A curve winding itself with constant slope around the lateral area of a cylinder is termed a (cylindrical) helix. Its creation can be visualized as the superposition of a rotatory and a translatory motion. A change in the direction of translation under constant sense of rotation (inversion of the propagation vector) leads to the formation of two helices being related to each other like image and mirror image. This way mutually non-superimposable left-handed (M-configured) and right-handed (P-configured) screws were generated. Such objects are ubiquitous on all length-scales (see Figure).
On a molecular scale helical structures serve in structurisation, in the organization of the dissemination of information in living systems (double-helical nucleic acids, RNS, DNA) as well as in the presentation and spatial orientation of functional groups involved in the realization of complex chemical processes in organisms (for example enzymatically active enzymes)..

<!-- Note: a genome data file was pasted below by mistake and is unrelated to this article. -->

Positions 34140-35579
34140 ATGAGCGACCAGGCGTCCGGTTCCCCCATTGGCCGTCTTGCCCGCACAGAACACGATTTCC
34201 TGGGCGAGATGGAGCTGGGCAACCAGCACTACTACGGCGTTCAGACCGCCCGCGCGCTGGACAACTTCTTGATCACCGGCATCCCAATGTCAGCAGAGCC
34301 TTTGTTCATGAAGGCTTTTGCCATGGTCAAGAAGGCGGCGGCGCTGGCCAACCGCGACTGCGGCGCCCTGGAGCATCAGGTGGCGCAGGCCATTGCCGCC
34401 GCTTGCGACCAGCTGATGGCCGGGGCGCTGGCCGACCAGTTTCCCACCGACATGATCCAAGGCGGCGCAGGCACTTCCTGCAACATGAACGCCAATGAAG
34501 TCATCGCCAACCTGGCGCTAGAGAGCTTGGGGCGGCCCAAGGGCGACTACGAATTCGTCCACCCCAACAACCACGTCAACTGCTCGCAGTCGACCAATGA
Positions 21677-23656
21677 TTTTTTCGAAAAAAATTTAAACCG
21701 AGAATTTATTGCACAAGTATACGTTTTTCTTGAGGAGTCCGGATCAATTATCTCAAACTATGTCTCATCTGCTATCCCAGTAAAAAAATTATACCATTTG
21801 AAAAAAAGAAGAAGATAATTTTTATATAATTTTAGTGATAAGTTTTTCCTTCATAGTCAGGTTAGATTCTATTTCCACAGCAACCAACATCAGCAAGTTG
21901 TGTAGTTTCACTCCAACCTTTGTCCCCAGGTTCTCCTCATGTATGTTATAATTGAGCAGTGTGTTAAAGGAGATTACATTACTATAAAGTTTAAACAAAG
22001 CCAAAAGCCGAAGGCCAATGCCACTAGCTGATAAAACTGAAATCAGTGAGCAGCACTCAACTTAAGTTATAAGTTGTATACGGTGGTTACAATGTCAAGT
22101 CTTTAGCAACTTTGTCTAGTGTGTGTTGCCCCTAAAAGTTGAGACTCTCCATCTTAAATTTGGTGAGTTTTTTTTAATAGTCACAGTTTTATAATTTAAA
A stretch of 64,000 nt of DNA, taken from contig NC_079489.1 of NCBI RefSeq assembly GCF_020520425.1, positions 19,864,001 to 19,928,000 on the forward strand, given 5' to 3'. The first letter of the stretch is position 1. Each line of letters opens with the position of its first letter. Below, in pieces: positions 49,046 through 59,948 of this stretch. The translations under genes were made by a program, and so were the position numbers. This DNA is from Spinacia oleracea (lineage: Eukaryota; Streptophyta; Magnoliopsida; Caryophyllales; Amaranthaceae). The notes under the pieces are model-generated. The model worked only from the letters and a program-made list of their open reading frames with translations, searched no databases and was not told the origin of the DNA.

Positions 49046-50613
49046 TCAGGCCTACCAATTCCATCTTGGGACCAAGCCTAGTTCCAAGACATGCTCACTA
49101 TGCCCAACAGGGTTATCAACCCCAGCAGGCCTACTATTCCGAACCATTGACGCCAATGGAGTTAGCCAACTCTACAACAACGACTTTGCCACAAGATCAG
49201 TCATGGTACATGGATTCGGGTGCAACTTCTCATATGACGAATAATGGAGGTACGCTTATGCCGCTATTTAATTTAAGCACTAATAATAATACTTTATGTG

It was this very last point which, in 1997, led us to the decision to design systems being able to fulfill tasks like this (in particular: asymmetric catalysis) without participation of biological macromolecules.
Apart from the idea to apply helically-chiral polymers as ligands for transition metals in asymmetric catalysis (or organo catalysis), we later found another fascinating field of application for them. They are very well suited as chiral orienting media for the measurement of anisotropic NMR-parameters by NMR-spectroscopy.
This text is part of an article published in Labor&More in 2013: M. Reggelin, Labor&More 2013.
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